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The Criterion Institute Podcast

English, Finance, 1 season, 28 episodes, 10 hours, 12 minutes
About
How do we disrupt the entrenched power dynamics in finance to advance a more equitable future? Join us for the Criterion Institute Podcast as Joy Anderson, a global thought leader in business and social change, leads us through a series of discussions, interviews, frameworks, rants, and re-frames that will help you better understand how to use finance as a tool for transformative systems change. Learn more by visiting us at www.criterioninstitute.org.
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#027: The Core Pillars of Our Strategic Plan: Financing the Reduction Of Gender-Based Violence

This episode explores the journey of creating an investment portfolio intentionally designed to address gender-based violence. The discussion highlights the importance of finance as a tool for transformative systems change and the reduction of gender-based violence in the Core Pillar of the Criterion Institute's Strategic Plan. Joy's conversation with the InFaith Foundation delves into the process of designing the portfolio and selecting the fund managers. Joy then discusses the intersectionality of gender-based violence with other issues, and the need for flexibility in framing the issue in a way that balances complexity with simplicity.Episode Highlights00:28 - Introduction02:38 - Core pillar: The reduction of gender-based violence06:15 - InFaith Foundation interview18:26 - GBV and balancing complexity and simplicityRelevant LinksCriterion Institute website and LinkedInJoy’s LinkedIn
5/23/202426 minutes, 46 seconds
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#026: Convergence: Stories of Dialogue and Transformation

This episode begins with a reflection on the inception of Convergence, highlighting its origins as a space for transformative dialogue. Convergence is a series of hour-and-a-half-long conversations that bring together people from different fields to discuss topics related to impact investing, development finance, grassroots activism, and social justice campaigns.Then Sana Kapadia shares her experiences of Convergence, emphasizing its role in fostering meaningful conversations among diverse stakeholders. Finally, in the Practices section, Joy explores the significance of scripted acknowledgments at the beginning of each conversation, which set the tone for inclusive and respectful dialogue.Episode Highlights00:28 - Introduction02:45 - The birth of Convergence06:59 - Interview with Sana Kapadia17:13 - Practices: Scripted Acknowledgments Relevant LinksCriterion Institute website and LinkedInJoy’s LinkedInSana's LinkedIn
5/9/202424 minutes, 3 seconds
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#025: Choirs of Change: Harmonizing Finance for Systemic Impact

In this episode, Joy Anderson explores strategies for building movements and the tension between going broad and going deep. She discusses the concept of preaching to the choir and the importance of engaging with new audiences while also supporting those already doing the work. Sana Kapadia then joins Joy in conversation about working within mainstream systems and the balance between incremental progress and transformative change. Finally, in the "Practices" section, Joy looks at the cost of excitement and the responsibility of follow-through. The episode emphasizes the need for power analysis, resilience, hope, and collaboration in advancing meaningful impact.Episode Highlights00:27 - Introduction03:55 - Preaching to the choir10:43 - Interview with Sana - Balancing Broad and Deep Strategies21:39 - Power Analysis, Resilience, Hope, and Collaboration in Advancing Impact24:55 - Practices - The cost of excitementRelevant LinksCriterion Institute website and LinkedInJoy’s LinkedInSana's LinkedIn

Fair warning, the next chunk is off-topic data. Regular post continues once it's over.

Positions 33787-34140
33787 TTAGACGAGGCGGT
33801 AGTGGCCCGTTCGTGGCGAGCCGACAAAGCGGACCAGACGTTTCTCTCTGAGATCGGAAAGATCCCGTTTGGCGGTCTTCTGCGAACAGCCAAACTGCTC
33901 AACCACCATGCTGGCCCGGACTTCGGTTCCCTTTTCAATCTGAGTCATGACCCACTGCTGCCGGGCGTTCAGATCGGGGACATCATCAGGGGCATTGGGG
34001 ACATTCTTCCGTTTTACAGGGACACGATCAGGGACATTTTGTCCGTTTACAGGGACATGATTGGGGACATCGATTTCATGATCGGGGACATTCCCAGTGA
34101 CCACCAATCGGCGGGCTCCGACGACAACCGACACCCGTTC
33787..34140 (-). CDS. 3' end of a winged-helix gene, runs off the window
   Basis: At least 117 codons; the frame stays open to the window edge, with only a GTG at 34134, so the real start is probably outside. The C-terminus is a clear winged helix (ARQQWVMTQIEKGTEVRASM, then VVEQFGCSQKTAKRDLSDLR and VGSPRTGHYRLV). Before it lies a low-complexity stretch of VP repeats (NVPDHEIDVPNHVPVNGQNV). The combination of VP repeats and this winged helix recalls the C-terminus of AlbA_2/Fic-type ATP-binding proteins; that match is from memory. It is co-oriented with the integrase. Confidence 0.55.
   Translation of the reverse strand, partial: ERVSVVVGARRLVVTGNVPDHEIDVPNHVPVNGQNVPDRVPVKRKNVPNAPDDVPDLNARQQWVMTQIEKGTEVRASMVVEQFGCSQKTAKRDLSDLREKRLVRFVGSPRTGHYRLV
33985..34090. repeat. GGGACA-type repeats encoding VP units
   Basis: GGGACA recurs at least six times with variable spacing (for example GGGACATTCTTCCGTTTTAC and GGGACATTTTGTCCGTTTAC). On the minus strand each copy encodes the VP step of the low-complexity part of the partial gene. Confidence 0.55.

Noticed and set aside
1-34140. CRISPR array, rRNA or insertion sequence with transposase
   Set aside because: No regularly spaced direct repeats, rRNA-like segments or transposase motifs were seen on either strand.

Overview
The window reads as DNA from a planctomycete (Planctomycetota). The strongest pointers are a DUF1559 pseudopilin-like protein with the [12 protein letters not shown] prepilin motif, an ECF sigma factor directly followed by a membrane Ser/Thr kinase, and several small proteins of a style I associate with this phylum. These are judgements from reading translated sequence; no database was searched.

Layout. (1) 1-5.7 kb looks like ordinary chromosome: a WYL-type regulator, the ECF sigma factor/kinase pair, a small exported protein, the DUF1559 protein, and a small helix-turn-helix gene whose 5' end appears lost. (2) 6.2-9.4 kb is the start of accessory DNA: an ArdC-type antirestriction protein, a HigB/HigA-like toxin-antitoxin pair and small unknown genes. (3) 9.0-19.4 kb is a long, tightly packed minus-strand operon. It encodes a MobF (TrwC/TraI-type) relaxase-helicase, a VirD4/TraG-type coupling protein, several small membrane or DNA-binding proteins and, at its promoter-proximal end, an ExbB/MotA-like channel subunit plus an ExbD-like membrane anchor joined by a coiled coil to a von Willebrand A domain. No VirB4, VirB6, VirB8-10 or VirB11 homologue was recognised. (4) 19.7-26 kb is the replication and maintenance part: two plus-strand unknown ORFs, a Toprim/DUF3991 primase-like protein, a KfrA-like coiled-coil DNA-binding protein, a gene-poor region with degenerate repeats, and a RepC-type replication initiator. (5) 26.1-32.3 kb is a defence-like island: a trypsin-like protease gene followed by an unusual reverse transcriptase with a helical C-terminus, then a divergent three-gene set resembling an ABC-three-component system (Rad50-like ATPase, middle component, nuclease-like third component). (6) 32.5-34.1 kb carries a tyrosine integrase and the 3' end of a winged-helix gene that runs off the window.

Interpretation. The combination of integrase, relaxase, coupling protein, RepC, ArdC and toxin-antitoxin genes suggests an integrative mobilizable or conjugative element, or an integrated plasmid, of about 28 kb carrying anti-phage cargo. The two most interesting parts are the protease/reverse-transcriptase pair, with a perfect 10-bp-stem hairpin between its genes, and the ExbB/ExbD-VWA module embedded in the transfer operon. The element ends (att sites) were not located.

4/25/202429 minutes, 2 seconds
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#024: The Power of Informality: Redefining Innovation Over Tea

In this episode, Joy Anderson and Sara Wolfe discuss the concept of the kitchen table as a space for creativity, collaboration, and transformative change. They highlight the importance of relationships, informal processes, and listening, and challenge traditional norms of success. Then, in a new section called "Practices", Joy explores the practice of carrying around ideas and testing them in conversations, being open to feedback and learning. The episode emphasizes the need to redefine success and think about innovative ideas that can create change in specific contexts.Episode Highlights00:27 - Introduction03:25 - Interview with Sara - the kitchen table10:05 - Practices: Carrying around a set of insights14:48 - Building Relationships and InclusionRelevant LinksCriterion Institute website and LinkedInJoy’s LinkedInSara's LinkedIn
4/11/202417 minutes, 20 seconds
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#023: Systemic Shifts: Rethinking Risk in Investment Strategies

In this episode, Joy Anderson and Teresa Wells discuss systemic risk in finance and the need for different choices to address it. They explore the evolving understanding of risk in investment decisions, the short-termism of financial decision-making, and the challenges with benchmarking. They also emphasize the importance of better data to identify systemic risks and the role of indexes in driving investment decisions. The conversation concludes with a discussion on representation versus equity in leadership, and using retention as a metric for companies that are good for women and diverse gender identities.Episode Highlights00:00 - Introduction03:49 - Systemic Risk in Finance06:12 - Short-Termism in Financial Decision-Making08:04 - Challenges with Benchmarking10:00 - Long-Term Investing and Valuation14:22 - Data and Systemic Risks22:20 - Using Data to Drive Investment Decisions26:27 - Organizational Systems Change29:58 - Retention as a metric and leadership33:44 - ConclusionRelevant LinksCriterion Institute website and LinkedInJoy’s LinkedInTeresa's LinkedIn